An examination is needed to become licensed. This is typically done through the Association of State and Provincial Psychology Boards with a test called Examination for Professional Practice in Psychology (EPPP).

State Requirements

Different states have different requirements for licensure, but the most common requirement is a master’s or doctorate degree through an accredited school, passing the EPPP, and a number of work hours submitted from your internship.

Step 3: Apply for a Job as an Engineering Psychologist

Professionals that work in this profession often go through a certain degree of engineering- and psychology-based training, including studying curricula that focus on how to blend these two fields.

In 2019, 1,100 industrial-organizational psychologists (which include engineering psychologists) were employed in the United States, according to the U.S. Bureau of Labor Statistics (BLS). Industrial-organizational psychologist employment is expected to grow at a similar rate as the average during the 2019-2029 decade, generating some 200 new positions.

What Careers Can I Pursue With an Engineering Psychology Degree?

People who have obtained degrees in engineering psychology are able to work in fields such as:

• Aviation

• Engineering

• Computer Science

• Software Development

Engineering psychologists are also found in the medical field, since the usability of medical equipment can, in extreme cases, determine whether a patient lives or dies.

The majority of engineering psychologists work in academia, government, or industry. Their work heavily relies on research, and they concentrate on comprehending how people engage with technology. Manufacturing professionals use this knowledge to optimize designs for usability and appeal to consumers.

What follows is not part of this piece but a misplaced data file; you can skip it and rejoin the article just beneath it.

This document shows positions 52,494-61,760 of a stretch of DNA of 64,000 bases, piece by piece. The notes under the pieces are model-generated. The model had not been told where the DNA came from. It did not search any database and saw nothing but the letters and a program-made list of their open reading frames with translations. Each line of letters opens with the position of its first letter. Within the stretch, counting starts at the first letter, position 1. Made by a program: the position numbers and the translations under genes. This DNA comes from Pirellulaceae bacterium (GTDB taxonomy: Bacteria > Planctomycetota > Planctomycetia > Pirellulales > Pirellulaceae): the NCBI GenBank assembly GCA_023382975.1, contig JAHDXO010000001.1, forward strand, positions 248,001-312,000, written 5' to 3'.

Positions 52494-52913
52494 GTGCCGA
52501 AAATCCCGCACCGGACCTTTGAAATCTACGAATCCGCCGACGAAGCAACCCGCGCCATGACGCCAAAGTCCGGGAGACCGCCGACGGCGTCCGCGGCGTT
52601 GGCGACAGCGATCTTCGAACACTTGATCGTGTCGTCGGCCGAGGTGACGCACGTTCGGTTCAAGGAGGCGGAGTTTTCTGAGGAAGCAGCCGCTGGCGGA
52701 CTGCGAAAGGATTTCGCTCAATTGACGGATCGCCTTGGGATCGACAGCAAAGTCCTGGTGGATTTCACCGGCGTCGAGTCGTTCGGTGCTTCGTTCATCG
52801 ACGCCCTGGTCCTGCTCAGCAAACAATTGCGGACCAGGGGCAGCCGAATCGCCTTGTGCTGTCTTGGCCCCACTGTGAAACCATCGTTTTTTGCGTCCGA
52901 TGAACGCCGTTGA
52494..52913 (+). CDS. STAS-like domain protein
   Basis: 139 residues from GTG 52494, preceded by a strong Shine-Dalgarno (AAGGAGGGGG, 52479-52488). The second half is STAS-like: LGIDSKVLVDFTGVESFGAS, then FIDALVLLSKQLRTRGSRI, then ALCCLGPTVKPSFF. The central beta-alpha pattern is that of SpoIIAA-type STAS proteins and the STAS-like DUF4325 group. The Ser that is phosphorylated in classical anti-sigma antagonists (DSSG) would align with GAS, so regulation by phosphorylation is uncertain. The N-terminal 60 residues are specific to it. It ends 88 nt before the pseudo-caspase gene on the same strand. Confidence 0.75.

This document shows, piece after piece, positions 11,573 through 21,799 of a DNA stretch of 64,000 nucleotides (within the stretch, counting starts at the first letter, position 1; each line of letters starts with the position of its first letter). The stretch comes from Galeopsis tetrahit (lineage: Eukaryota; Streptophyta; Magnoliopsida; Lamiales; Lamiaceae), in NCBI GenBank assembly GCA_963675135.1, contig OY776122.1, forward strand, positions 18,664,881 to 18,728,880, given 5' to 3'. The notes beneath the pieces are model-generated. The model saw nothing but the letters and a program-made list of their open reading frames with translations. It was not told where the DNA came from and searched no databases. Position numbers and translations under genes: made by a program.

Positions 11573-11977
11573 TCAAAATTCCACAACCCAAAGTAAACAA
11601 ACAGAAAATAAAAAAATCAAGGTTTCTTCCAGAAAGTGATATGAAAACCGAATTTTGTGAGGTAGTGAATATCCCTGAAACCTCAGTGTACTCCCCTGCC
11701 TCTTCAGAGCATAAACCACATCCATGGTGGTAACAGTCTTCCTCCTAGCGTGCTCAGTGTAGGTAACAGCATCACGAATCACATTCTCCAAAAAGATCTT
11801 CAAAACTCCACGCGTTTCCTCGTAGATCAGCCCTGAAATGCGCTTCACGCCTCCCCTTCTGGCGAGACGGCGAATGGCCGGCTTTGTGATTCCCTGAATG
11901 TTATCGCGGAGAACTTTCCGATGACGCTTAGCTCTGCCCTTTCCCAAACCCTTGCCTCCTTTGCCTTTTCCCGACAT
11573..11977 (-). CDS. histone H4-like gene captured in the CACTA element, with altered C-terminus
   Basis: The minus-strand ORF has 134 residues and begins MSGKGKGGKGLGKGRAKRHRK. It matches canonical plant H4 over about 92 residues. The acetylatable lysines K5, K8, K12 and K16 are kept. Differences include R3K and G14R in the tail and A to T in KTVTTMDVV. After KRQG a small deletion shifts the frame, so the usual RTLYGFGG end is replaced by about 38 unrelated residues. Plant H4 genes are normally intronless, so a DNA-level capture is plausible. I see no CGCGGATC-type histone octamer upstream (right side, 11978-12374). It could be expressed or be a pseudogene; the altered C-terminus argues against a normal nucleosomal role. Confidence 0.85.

Where Can I Work with a Degree in Engineering Psychology?

There are many suitable workplace options for educated and licensed engineering psychologists. Some examples of such places are:

  • Medical facilities
  • Government agencies
  • Private consulting firm
  • Transportation agencies

Step 4: Learn About Engineering Psychologist Salaries

According to the Bureau of Labor Statistics, median annual salaries for industrial-organizational psychologists (which include engineering psychologists) were $105,310 in the United States as of 2021. BLS reported that industrial-organizational psychologists earn median annual salaries as high as $123,090 in California and as low as $72,640 in Massachusetts, states that have the highest employment levels for this job category.

After gaining years of expertise in their field, a seasoned engineering psychologist often sees increases in pay. A change in job setting might also help them earn more money. For instance, people who work in the private sector often make more money than those who work in academia.

Although a master's degree in engineering psychology (or a closely similar discipline) is often required for entry into this job sector, individuals with more advanced degrees typically earn substantially more money. Therefore, a professional engineering psychologist's earning potential can be enhanced by seeking a Ph.D. and/or a PsyD degree.